“Chaperone” is a good word, isn’t it? Conjures up a completely different world from ours, back when the appearance of sexual propriety was important. It seems both quaint and safe. I’ll admit that I was expecting madcap Prohibition escapades and maybe some characters dancing the Charleston from Laura Moriarty’s The Chaperone, but that was a misjudgment. It’s true that this novel is about a woman who serves as Louise Brooks’ chaperone on a trip to New York City in 1922, and that most of the action takes place in New York during that time frame. But maybe it’s better thought of as a belated-coming-of-age novel, and an exploration of different kinds of love.
Let’s get Louise out of the way first. Moriarty’s portrait of the film star is completely believable and compelling: Louise is focused, driven, impossible. Cora Carlisle is accompanying her to New York to study dance with Ruth St. Denis, and Louise makes the most of that opportunity, despite also creating a certain amount of havoc. It’s Brooks on the handsome cover of the book and Brooks who serves as a foil to Cora over the arc of the book.
But Cora Carlisle is the heart of the novel. She’s first presented to us as a prosperous Wichita housewife with two college-age sons and a handsome lawyer husband. It seems surprising that she would volunteer to escort the surly Brooks on this visit to New York, especially since Louise, at fifteen, is already more than a handful. While they’re still on the train, Cora begins to grasp that safeguarding Louise’s innocence is going to be a thankless task, but she’s too naive to grasp the truth: that Louise hasn’t been an innocent for years.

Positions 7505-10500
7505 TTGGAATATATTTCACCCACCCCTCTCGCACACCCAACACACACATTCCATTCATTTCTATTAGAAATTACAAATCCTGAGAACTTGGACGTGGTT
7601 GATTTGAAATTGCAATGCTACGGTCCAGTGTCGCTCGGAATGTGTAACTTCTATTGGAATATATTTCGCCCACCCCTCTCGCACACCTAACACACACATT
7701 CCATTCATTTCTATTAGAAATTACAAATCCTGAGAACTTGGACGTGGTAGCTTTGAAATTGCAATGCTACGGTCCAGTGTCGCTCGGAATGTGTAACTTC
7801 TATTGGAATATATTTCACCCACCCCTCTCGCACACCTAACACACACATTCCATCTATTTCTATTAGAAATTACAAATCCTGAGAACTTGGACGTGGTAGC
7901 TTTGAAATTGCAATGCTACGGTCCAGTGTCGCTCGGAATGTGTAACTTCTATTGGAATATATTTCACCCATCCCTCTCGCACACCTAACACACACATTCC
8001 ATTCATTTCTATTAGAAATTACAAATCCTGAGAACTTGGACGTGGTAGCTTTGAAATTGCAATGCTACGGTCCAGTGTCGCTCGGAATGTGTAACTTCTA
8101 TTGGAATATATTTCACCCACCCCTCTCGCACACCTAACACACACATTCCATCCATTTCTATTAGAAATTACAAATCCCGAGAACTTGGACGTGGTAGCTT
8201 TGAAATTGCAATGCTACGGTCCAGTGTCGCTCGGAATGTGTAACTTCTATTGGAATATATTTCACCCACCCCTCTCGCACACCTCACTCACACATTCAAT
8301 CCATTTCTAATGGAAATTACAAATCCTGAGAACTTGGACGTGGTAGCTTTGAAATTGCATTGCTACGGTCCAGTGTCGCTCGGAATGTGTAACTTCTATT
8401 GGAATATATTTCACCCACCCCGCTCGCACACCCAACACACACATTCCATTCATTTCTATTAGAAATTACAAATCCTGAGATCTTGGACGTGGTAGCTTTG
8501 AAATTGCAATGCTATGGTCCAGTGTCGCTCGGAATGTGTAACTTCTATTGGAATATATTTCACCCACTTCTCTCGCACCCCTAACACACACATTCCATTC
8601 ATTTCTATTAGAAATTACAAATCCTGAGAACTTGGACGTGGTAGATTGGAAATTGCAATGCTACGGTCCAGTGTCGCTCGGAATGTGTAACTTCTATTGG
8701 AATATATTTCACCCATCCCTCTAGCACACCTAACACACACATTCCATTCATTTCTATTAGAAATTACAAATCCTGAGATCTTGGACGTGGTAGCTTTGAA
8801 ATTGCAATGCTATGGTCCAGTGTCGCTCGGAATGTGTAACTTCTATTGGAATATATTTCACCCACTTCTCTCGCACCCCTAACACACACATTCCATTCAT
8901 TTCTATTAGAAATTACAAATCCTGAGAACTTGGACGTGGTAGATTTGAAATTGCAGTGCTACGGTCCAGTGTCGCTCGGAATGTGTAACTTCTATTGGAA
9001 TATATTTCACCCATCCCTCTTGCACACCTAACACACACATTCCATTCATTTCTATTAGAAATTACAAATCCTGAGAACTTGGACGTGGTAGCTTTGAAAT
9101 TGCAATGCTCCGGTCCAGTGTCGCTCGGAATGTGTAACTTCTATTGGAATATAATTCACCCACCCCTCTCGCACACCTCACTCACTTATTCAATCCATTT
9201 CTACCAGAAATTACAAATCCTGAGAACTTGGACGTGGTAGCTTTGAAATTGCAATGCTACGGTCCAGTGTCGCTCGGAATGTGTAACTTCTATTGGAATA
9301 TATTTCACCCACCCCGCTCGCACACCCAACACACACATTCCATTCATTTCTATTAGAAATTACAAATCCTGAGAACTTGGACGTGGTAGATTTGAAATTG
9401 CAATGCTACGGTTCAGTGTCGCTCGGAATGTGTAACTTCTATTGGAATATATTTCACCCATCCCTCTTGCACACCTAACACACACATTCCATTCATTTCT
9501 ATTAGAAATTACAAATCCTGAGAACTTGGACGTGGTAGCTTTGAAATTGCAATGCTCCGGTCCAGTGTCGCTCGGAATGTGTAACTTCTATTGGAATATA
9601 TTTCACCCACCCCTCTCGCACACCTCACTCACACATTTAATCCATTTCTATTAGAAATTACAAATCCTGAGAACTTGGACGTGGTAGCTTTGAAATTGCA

Gradually we learn that Cora’s own life and marriage aren’t as predictable as they had seemed at first. She has her own reasons for traveling to New York, and some of her Midwestern complacency gets rubbed off along the way. What makes her an especially appealing character is her sensitivity and self-awareness; she’s quick to catch and reconsider her own narrow-mindedness. But her defining characteristic is generosity, and we see that quality again and again in the course of the book. Moriarty makes an interesting structural choice in The Chaperone, continuing the story once Cora returns to Wichita. She speeds up the pace and moves into a more episodic form of story-telling that remains just as compelling as the slower, more detailed earlier portion. The events of her New York trip, and their impact on her, continue to blossom. (I’m trying not to give too much away, but if you want more plot details, see this NYTimes review.) I began reading The Chaperone with some skepticism and reserve, but finished it with affection for the characters and admiration for Moriarty.